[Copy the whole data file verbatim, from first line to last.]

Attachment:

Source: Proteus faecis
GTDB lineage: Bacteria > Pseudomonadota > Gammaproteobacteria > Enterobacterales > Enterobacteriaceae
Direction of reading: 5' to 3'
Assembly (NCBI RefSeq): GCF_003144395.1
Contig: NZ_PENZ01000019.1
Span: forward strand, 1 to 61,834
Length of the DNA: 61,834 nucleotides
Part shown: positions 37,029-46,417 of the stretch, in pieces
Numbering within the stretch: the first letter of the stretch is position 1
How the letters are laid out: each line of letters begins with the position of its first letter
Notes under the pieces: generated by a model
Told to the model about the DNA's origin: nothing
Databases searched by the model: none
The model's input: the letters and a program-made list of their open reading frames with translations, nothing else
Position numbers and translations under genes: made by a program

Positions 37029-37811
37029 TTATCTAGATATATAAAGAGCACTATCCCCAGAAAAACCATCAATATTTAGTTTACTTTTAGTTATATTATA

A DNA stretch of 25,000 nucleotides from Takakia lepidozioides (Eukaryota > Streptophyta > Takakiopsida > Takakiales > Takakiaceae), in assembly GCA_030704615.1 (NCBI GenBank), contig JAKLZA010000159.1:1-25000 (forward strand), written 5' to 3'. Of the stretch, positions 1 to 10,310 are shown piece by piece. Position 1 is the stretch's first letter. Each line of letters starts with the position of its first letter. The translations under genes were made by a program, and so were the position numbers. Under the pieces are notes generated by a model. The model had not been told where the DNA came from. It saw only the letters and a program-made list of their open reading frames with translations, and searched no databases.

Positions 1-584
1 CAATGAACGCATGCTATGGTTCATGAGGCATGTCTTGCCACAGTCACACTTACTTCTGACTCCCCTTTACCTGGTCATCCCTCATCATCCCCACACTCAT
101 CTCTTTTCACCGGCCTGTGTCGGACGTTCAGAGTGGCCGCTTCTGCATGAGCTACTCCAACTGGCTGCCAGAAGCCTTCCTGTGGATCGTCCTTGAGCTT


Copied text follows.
Source: Proteus faecis
GTDB lineage: Bacteria > Pseudomonadota > Gammaproteobacteria > Enterobacterales > Enterobacteriaceae
Direction of reading: 5' to 3'
Assembly (NCBI RefSeq): GCF_003144395.1
Contig: NZ_PENZ01000019.1
Span: forward strand, 1 to 61,834
Length of the DNA: 61,834 nucleotides
Part shown: positions 37,029-46,417 of the stretch, in pieces
Numbering within the stretch: the first letter of the stretch is position 1
How the letters are laid out: each line of letters begins with the position of its first letter
Notes under the pieces: generated by a model
Told to the model about the DNA's origin: nothing
Databases searched by the model: none
The model's input: the letters and a program-made list of their open reading frames with translations, nothing else
Position numbers and translations under genes: made by a program

Positions 37029-37811
37029 TTATCTAGATATATAAAGAGCACTATCCCCAGAAAAACCATCAATATTTAGTTTACTTTTAGTTATATTATA

A DNA stretch of 25,000 nucleotides from Takakia lepidozioides (Eukaryota > Streptophyta > Takakiopsida > Takakiales > Takakiaceae), in assembly GCA_030704615.1 (NCBI GenBank), contig JAKLZA010000159.1:1-25000 (forward strand), written 5' to 3'. Of the stretch, positions 1 to 10,310 are shown piece by piece. Position 1 is the stretch's first letter. Each line of letters starts with the position of its first letter. The translations under genes were made by a program, and so were the position numbers. Under the pieces are notes generated by a model. The model had not been told where the DNA came from. It saw only the letters and a program-made list of their open reading frames with translations, and searched no databases.

Positions 1-584
1 CAATGAACGCATGCTATGGTTCATGAGGCATGTCTTGCCACAGTCACACTTACTTCTGACTCCCCTTTACCTGGTCATCCCTCATCATCCCCACACTCAT
101 CTCTTTTCACCGGCCTGTGTCGGACGTTCAGAGTGGCCGCTTCTGCATGAGCTACTCCAACTGGCTGCCAGAAGCCTTCCTGTGGATCGTCCTTGAGCTT